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Faulty Logic Drives Republicans' Foreign Relations and Immigration Policy


One thing missing amid the Republicans’ attempts to miscast the Iran nuclear deal as “bad” and their belief in the necessity for building a “great wall” on our Southern border is common sense.

Let’s consider the wall. This country’s resources will be misspent in building a structure that will be breached in short order—whether by tunnels, some sort of catapult system, or just plain old determination. The money, time, and effort would be better spent to bolster cybersecurity. Cyber threats with respect to our power grid, utilities, water treatment plants, nuclear plants, hospitals, and the like, is far more crucial to our safety and has the potential to impact millions of our citizens at one time. Additionally, a wall across the border would not keep homegrown terrorists from becoming inspired via the internet to commit acts of terror here. It’s also crucial to remember that a determined terrorist abroad (with specific knowledge) doesn’t even have to enter our country in order to carry out a cyber attack.

Now let’s consider the Iran nuclear deal. Trusting Iran to always keep its word with respect to the treaty that forced it to reduce its stockpile of low-enriched uranium for 15 years will be challenging, if not impossible. In the end, however, it’s better to have a deal that we can hope buys us time to deal with whatever the future brings vs. no deal. Before the deal, Iran had enough low-enriched uranium to develop a nuclear bomb within 2-3 months. A 2-3 month timeframe would have made it virtually impossible to avoid a terrible war. If the Iranian’s adhere to the other parts of the deal, then we have at least 15 years to figure out a better approach and hopefully, avoid war. It’s far more important that Iran reduce the stockpile now. The most important outcome of the Iran deal is that sanctions imposed by a broad coalition of U.S. allies in order to bring the Iranians to the bargaining table specifically to discuss reducing the probability of expansion of the country’s nuclear program worked. These same allies were not willing to continue the sanctions, and any sanctions imposed by the U.S. in a one-sided effort would not have been sufficient to move the needle. Once they were at the table, the compartmentalization of the nuclear program negotiations, which separated our various grievances against the regime, was probably a major contributor to the success of that deal. The fact that the Iranians chose — as would be expected — to spin the other payment deal that came about because of international litigation — is irrelevant to the criticality of the end result. The free world got what was needed at least for now—a reduction in the stockpile of low-enriched uranium—thereby giving the U.S. and its allies some time to figure out how to manage the rest of the challenge should Iran renege on the other parts of the deal. If anyone thinks that engaging in a war with Iran while we are still embroiled in dealing with the rest of the problems in the Middle East, as well as the potential for a confrontation with North Korea given its leader’s saber rattling and growing nuclear capability, and at the same time meet the enormous expense and effort in dealing with cybersecurity threats, while handling any other military or security threats that pop up…well, to me, trying to engage on all of these fronts simultaneously would pose a great danger to the U.S. Pursuing a series of diplomatic efforts to contain whatever threats we can is a wise and prudent approach. Engaging all threats full-on with military solutions or ineffective sanctions that cannot be imposed ad infinitum would be reckless and seriously imperil the United States’ ability to defend itself against existential threats.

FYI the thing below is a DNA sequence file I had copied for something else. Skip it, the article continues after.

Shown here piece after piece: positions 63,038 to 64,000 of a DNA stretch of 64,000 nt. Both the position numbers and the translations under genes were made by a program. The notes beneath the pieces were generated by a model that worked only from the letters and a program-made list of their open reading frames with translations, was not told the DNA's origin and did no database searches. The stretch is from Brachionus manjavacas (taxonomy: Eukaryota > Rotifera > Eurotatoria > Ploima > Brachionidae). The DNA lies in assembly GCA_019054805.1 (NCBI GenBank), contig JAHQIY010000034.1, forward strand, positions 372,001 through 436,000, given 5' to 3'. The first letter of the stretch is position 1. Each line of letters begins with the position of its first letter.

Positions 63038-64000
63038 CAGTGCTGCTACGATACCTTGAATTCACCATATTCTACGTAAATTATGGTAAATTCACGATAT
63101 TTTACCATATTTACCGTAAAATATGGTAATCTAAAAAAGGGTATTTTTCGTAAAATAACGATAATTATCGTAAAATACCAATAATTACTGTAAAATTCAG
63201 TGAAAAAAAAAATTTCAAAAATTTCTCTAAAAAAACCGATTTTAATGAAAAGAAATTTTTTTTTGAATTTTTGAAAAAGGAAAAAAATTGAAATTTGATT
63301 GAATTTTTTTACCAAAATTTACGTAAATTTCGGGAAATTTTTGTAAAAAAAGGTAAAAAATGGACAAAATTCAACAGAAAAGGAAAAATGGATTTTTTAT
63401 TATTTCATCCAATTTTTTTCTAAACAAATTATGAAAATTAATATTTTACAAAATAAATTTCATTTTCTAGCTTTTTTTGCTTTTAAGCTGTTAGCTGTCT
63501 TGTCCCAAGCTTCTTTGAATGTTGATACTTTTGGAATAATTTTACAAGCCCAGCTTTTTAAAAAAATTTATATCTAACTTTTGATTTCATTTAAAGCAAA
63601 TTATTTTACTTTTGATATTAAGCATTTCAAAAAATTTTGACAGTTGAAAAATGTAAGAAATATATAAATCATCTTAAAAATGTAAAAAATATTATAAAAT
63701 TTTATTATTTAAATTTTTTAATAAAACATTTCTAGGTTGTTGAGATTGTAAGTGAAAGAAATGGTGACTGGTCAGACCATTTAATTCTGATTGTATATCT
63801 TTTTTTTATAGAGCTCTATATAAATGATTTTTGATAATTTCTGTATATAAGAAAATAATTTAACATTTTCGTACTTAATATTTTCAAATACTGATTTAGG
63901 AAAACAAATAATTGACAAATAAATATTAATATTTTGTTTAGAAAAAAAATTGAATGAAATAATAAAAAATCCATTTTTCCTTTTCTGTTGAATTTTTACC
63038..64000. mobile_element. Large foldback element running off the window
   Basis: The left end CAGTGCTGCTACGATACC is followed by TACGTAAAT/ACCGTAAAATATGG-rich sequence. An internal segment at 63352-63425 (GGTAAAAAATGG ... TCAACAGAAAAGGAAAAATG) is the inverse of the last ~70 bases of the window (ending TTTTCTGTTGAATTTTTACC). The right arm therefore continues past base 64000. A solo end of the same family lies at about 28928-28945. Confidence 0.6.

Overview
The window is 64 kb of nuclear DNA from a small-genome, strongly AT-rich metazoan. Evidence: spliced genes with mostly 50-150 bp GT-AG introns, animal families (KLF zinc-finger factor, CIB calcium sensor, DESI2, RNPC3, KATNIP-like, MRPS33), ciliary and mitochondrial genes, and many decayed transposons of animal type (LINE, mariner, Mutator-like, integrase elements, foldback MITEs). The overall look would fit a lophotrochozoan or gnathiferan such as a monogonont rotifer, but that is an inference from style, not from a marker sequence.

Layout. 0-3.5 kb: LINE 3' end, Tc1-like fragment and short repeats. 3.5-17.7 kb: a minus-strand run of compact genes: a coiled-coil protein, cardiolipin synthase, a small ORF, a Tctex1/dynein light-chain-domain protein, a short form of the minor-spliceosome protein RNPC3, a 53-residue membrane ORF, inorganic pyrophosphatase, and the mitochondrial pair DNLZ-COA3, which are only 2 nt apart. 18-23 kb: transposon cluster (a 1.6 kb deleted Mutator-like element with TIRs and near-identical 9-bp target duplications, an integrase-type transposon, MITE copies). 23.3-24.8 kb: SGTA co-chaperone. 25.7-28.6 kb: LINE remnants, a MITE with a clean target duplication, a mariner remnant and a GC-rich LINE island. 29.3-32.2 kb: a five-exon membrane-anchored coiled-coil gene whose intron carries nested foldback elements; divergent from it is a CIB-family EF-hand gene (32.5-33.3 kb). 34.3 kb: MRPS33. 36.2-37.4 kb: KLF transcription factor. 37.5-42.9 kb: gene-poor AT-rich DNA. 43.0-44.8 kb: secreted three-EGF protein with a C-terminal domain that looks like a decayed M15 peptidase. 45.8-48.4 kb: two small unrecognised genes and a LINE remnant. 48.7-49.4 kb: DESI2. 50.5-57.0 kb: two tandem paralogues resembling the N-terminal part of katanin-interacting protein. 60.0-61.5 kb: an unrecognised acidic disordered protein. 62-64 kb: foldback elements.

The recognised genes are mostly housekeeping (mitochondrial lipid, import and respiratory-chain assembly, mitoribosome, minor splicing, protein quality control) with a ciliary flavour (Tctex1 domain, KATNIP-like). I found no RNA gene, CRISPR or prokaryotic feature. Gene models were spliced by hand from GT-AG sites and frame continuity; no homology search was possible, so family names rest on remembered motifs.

As a side note—much has been made of the payment made to Iran as the result of litigation dating from the deposing of the Shah of Iran. I agree, it’s unfortunate that the timing of the delivery on the judgment made it look like ransom for hostages. But quite frankly, no matter what we do (or who is the U.S. President), it is highly likely that the Iranian leadership will do all it can to spin the end result of any deal or situation to make it look like they won something. What I can offer is the often cited, but I believe correct, assertion that diplomacy is the art of telling someone to go to hell in such a manner that they look forward to the trip.

In summary, the Republicans’ faulty logic on both the immigration and foreign relations fronts will not only endanger our nation’s fiscal health, but will do a double disservice by placing too much emphasis on the wrong priorities. Expending time, money, and human endeavor on the wrong priorities or ineffective solutions will only serve to weaken our country.

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